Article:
These are two bale tickets were designed to advertise American textile producers. Early American brand building was done through catalogs, flyers, word of mouth, and package labels to indicate the high quality. Bedding supply houses and local craftsmen used those brands to merchandise their products, usually custom made, for the end consumer. Amoskeag ACA wsa the ultra premium ticking brand of the mid-1800s.
Amoskeag Mills' founder Samuel Blodgett, envisioned his enterprise as the "American Manchester", an even greater textile giant than the Manchester, England textile center. Amoskeag Plant No. 1 was finished in 1839. From 1840 on into the early 20th Century, Amoskeag was unrivaled in the quality and quantity of textiles it produced. It was the world's largest textile producer. In 1834, Amoskeag introduced the Powerloom ACA ticking product. It was quickly sought after by mattress markers because of the high quality and durability. Amoskeag was among the few famous early American brands. Over the years, other ticking makers marketed their products as "ACA", too, and that led to a huge legal dispute. Among Amoskeag's customers was Levi Strauss, who purchased Amoskeag blue denim for his famous blue jeans.
Amoskeag's massive manufacturing complex.
A bale "tecket" for another of Amoskeak's textile products. Amoskeag's name was synonymous for "top quality" around the world.
The common word for mattress ticking has an exotic etymology. Tick derives from the Greek word theka; theca was loaned to Latin. Itailian documents from about 1000 A.D. mention theka as a casing cloth for bedding or a mattress.
Fabyan's Chronicle of 1305 writes of "federbeddes rypped the tekys & held theym in the wynde, that the feathers myght be bowyn away". The Latin theca (a case) and Late Latin techa ( a linen case) was basically translitered into English by Fabyan.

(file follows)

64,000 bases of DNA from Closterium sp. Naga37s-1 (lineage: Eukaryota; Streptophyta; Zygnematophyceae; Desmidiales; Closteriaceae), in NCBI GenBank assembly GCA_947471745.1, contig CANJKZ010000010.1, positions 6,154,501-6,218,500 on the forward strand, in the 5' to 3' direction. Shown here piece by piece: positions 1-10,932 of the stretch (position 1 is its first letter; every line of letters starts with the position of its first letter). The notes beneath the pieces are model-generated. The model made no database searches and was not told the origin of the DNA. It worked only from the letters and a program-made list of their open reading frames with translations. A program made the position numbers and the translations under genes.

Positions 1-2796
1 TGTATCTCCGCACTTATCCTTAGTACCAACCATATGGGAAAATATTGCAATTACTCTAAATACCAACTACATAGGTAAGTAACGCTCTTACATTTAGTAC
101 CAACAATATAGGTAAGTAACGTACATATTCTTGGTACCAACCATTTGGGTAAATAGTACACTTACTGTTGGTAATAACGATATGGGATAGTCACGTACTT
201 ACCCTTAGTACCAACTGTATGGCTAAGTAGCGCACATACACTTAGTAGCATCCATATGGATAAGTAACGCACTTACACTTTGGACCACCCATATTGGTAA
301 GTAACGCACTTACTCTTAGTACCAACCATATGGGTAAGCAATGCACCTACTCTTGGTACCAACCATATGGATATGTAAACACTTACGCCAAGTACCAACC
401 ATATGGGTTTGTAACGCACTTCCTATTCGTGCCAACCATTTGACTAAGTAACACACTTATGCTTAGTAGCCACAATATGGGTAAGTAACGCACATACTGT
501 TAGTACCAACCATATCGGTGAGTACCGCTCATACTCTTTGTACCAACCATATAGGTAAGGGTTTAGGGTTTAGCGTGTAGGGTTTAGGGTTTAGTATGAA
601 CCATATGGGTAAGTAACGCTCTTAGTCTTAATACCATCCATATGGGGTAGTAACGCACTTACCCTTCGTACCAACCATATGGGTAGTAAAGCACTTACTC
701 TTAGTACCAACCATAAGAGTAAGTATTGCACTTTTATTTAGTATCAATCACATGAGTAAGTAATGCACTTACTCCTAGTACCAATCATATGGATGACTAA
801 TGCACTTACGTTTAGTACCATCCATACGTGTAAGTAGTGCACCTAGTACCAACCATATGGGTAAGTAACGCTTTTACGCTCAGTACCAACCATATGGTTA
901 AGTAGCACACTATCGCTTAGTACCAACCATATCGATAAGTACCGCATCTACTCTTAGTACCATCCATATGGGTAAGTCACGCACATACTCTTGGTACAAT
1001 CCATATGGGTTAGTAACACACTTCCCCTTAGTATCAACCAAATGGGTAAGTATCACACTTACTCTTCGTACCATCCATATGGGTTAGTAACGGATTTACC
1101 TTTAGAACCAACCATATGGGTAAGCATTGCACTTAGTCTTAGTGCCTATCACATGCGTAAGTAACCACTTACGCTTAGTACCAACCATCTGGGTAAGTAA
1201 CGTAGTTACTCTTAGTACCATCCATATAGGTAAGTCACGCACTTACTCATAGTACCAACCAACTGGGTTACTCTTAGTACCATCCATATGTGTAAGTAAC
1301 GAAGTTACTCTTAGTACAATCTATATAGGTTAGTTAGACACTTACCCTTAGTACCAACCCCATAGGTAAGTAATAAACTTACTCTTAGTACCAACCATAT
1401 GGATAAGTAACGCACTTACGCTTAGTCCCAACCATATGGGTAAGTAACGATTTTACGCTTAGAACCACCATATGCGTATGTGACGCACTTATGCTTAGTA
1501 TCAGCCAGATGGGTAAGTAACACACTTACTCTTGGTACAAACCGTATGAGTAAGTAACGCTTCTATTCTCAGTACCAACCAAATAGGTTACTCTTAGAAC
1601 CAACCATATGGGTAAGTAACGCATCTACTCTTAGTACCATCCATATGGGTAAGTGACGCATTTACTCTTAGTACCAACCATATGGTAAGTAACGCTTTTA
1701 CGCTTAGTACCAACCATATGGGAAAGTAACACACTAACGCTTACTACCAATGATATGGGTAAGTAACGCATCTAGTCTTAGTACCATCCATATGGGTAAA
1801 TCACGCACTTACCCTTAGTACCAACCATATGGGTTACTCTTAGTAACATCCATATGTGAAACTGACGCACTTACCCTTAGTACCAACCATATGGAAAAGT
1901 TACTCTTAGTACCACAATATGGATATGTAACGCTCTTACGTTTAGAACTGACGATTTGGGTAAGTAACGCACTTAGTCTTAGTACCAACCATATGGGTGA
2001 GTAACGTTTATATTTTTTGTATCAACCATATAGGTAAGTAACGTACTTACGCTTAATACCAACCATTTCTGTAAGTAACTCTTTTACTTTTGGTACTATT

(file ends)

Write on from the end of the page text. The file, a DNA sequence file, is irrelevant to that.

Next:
The oldest records from the Eleventh Century tell us that the first Italian textiles called ticking were fustian cloths; these were made with a linen warp and a cotton weft. Fourteenth century records noted barchants that were also the same linen-cotton construction.
The weaving expertise for making bed ticks was taken by skilled cotton weaver that migrated from Italy to Germany. By the 16th Century Nurnberg, Hof, Zwickau, Leipzeig and Chemnitz were all spinning and weaving cotton ticks. Old High German adopted the word a ziahha. Those ticking production spread onward to Holland. The Middle Dutch language had the word teke.
As an outcome of the Thirty Years War that devastaed muc of Europe, the ticking and cotton manufacture almost disappeared.
In England, under William III and other subsequent monarchs, skilled weavers and spinners were sought from foreign countries to come and develop England's domsetci industry.
Domestic cotton cloth production seems to originate in 1561 when 406 persons were driven out of Flanders to England (because of religious persecution). Cotton cloth was cited in official English documents in 1595.
Fustian were likely a broad category including ticking. The word descends from Italian fustagno, Latin fustaneus that probably derive from Fostat, a suberb of Cairo, Eygpy where the cloth originated. English adpoted the word as a noun in about 1200.
A new migration of weavers of ticking settled in parts of England near Lancashire. By the 17th Century, Manchester had become the prominengt production center of cottons, fustians, and ticking.
Ticking as a word and as a product officially arrived in England around 1365. The utility purpose of imported ticking was so great, even though domestic English ticking production took nearly 400 years to develop into a power industry, the use of ticking (as a word) for bed products was mature.
Many people think of the word mattress ticking as an inexpensive, utilitarian ACA stripe product used on institutional, hospital, or hotel beds. Nothing could be further from the truth. The unique black stripe used in the popular mattress tick we refer to as "ACA" has been the same pattern for nearly 1000 years!
And Amoskeag Manufacturing Company's ACA has a rich story unto itself. The words ACA became the subject of a trademark dispute between Amoskeag Manufacturing and D. Trainer & Sons, both textile and ticking manufacturers. It ended in the United States Supreme Court case 101 U.S. 51 and the ruling became case law for trademarks ever since!